• PeterMake sure to do quick overview of federal funding programs…Overview of funding issues at national level through HTF. Should also hit on funding decline at state and local level as well.Note that historically 80% of project funding from the feds…this trend is obviously changing…shift towards non-federal sources of funds, etc
  • PeterChattanooga does currently have a plan in place – the 2035 RTP. This plan made significant strides in striking a balance between modes of transportation, funding for maintaining existing system versus new capacity, etc…The plan does make progress towards addressing mobility needs…setting foundation for more multimodal system…system preservation…etc..In addition…created strong platform for addressing needs emphasized by federal government through MAP-21 (preservation, sustainability, ..)Making progress towards areas encouraged through legislation…
  • PeterHowever, significant challenges continue….growing needs (e.g., aging population, system preservation needs) and even more limited revenue in the future..Reason we are stressing needs versus funding is strategic project prioritization will really be critical in moving this plan forward…finding right balance within limited funds…
  • PeterAs a result, we need to shift to a new way of doing business…doing more with less…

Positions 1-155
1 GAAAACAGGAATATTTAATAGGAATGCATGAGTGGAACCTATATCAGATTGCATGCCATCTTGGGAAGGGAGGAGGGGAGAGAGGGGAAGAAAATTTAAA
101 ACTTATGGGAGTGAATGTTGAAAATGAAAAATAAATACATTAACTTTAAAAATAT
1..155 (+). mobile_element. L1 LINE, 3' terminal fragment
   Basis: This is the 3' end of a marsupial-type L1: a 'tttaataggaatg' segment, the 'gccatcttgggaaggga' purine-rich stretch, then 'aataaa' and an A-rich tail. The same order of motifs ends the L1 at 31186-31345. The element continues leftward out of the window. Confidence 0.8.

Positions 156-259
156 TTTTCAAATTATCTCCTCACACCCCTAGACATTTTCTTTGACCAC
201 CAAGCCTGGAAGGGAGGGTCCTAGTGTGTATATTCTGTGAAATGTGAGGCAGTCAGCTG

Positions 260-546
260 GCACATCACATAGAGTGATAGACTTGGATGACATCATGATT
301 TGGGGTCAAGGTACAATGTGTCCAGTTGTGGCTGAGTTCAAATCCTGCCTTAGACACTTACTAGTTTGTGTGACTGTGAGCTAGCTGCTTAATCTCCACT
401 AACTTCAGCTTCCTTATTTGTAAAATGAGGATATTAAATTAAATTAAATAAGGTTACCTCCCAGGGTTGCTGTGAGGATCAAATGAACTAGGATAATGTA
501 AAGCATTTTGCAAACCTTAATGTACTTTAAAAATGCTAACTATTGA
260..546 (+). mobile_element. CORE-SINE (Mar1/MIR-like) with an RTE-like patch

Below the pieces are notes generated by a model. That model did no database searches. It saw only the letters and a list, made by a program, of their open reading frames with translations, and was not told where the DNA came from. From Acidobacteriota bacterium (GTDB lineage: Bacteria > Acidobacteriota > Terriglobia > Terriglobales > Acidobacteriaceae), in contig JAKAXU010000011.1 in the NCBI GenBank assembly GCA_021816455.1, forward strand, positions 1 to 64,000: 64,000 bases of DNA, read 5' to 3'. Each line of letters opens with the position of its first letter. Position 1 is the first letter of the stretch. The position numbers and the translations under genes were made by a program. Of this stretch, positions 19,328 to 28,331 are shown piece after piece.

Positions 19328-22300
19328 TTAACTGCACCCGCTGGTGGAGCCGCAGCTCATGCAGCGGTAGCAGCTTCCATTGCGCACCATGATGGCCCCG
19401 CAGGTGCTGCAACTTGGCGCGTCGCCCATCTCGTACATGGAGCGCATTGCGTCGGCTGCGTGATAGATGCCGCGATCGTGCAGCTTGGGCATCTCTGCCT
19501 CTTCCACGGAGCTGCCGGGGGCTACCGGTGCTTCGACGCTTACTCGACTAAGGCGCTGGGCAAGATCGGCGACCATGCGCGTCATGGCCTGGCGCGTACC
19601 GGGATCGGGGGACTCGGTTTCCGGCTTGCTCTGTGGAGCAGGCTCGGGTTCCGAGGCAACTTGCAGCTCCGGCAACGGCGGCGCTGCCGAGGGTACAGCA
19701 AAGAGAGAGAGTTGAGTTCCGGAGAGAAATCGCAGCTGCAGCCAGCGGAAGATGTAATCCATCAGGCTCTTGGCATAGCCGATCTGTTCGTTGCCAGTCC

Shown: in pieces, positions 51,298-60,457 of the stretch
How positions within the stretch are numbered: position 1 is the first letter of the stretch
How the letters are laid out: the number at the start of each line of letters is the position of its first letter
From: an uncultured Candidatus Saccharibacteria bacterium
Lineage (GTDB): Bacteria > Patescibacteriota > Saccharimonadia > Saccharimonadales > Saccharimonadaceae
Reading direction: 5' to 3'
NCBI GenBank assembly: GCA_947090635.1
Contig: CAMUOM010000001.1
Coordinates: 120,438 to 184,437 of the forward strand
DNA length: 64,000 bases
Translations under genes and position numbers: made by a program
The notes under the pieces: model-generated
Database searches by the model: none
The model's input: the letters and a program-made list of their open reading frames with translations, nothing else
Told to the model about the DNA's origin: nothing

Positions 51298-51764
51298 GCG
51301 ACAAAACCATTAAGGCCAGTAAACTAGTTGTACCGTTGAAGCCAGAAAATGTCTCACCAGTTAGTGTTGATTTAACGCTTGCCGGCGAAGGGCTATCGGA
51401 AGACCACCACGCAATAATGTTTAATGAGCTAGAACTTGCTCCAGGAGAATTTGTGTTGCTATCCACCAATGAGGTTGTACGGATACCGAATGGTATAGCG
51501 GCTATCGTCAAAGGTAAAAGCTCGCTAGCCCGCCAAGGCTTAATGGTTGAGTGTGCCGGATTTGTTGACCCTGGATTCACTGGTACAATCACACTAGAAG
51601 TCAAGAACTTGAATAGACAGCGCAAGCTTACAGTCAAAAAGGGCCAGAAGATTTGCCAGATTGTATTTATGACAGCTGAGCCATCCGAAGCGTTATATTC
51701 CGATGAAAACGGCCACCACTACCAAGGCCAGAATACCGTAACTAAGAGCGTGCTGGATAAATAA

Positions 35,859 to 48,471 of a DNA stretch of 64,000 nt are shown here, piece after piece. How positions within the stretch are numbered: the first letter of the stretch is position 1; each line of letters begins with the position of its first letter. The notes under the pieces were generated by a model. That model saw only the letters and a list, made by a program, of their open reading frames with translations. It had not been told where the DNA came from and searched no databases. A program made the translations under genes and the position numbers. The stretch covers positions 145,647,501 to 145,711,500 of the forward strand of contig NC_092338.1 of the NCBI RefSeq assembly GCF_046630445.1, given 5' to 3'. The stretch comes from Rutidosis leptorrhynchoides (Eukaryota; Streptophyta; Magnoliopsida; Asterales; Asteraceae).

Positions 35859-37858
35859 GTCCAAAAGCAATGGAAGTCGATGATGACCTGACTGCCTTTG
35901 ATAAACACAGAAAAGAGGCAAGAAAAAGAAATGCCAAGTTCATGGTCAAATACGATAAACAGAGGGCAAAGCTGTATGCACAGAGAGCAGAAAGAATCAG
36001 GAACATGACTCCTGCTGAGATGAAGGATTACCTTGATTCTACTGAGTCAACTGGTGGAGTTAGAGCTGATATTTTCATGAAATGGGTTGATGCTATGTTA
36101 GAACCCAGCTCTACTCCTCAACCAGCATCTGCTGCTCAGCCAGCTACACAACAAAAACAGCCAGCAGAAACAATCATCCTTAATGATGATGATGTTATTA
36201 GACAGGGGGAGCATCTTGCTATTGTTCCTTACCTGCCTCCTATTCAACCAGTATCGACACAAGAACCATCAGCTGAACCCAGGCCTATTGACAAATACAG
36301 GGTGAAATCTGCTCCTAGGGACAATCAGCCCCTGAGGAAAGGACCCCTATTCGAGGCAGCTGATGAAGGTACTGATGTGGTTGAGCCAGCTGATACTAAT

• TimOne of the ways Chattanooga is addressing these challenges is through exploring the impacts of different land development alternatives, as a means to help us get the most out of our existing system…To better inform our planning…To better educate the public on relationship between land use decision making and transportation choices…etc
  • http://www.flickr.com/photos/tasuki/3503304405/Surprise!! Most plans are transportation focusedMAP 21 Legislation(h) Scope of Planning Process.--(1) In general.--The metropolitan planning process for a metropolitan planning area under this section shall provide for consideration of projects and strategies that will(A) support the economic vitality of the metropolitan area, especially by enabling global competitiveness, productivity, and efficiency; (B) increase the safety of the transportation system for motorized and nonmotorized users; (C) increase the security of the transportation system for motorized and nonmotorized users; (D) increase the accessibility and mobility of people and for freight; (E) protect and enhance the environment, promote energy conservation, improve the quality of life, and promote consistency between transportation improvements and State and local planned growth and economic development patterns; (F) enhance the integration and connectivity of the transportation system, across and between modes, for people and freight; (G) promote efficient system management and operation; and (H) emphasize the preservation of the existing transportation system.
  • http://www.flickr.com/photos/farayi/2450870894/sizes/z/in/photostream/Congestion Focused
  • http://www.flickr.com/photos/elasticsoul/19939909/sizes/l/in/photostream/Speed and Travel Time Focused